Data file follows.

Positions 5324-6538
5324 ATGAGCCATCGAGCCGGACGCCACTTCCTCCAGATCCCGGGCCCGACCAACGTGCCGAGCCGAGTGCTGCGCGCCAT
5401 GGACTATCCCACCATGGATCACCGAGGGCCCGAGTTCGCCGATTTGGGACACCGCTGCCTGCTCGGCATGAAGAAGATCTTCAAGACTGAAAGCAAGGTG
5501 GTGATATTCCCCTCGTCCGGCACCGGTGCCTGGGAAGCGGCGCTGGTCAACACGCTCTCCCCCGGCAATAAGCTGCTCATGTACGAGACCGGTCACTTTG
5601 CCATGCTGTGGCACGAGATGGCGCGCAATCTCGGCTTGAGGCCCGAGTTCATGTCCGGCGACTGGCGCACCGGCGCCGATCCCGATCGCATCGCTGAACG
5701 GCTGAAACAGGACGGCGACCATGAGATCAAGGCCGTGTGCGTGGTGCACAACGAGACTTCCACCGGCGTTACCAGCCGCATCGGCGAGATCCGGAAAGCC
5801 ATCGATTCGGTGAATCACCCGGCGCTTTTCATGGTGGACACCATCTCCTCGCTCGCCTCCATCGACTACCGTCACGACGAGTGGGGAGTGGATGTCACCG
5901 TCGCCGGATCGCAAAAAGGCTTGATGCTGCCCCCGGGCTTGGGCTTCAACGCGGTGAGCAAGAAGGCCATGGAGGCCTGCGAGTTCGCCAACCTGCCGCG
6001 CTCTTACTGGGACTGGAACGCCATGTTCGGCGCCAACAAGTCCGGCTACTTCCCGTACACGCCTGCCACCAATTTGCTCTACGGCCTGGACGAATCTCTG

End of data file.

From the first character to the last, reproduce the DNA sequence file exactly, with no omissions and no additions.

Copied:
Positions 5324-6538
5324 ATGAGCCATCGAGCCGGACGCCACTTCCTCCAGATCCCGGGCCCGACCAACGTGCCGAGCCGAGTGCTGCGCGCCAT
5401 GGACTATCCCACCATGGATCACCGAGGGCCCGAGTTCGCCGATTTGGGACACCGCTGCCTGCTCGGCATGAAGAAGATCTTCAAGACTGAAAGCAAGGTG
5501 GTGATATTCCCCTCGTCCGGCACCGGTGCCTGGGAAGCGGCGCTGGTCAACACGCTCTCCCCCGGCAATAAGCTGCTCATGTACGAGACCGGTCACTTTG
5601 CCATGCTGTGGCACGAGATGGCGCGCAATCTCGGCTTGAGGCCCGAGTTCATGTCCGGCGACTGGCGCACCGGCGCCGATCCCGATCGCATCGCTGAACG
5701 GCTGAAACAGGACGGCGACCATGAGATCAAGGCCGTGTGCGTGGTGCACAACGAGACTTCCACCGGCGTTACCAGCCGCATCGGCGAGATCCGGAAAGCC
5801 ATCGATTCGGTGAATCACCCGGCGCTTTTCATGGTGGACACCATCTCCTCGCTCGCCTCCATCGACTACCGTCACGACGAGTGGGGAGTGGATGTCACCG
5901 TCGCCGGATCGCAAAAAGGCTTGATGCTGCCCCCGGGCTTGGGCTTCAACGCGGTGAGCAAGAAGGCCATGGAGGCCTGCGAGTTCGCCAACCTGCCGCG
6001 CTCTTACTGGGACTGGAACGCCATGTTCGGCGCCAACAAGTCCGGCTACTTCCCGTACACGCCTGCCACCAATTTGCTCTACGGCCTGGACGAATCTCTG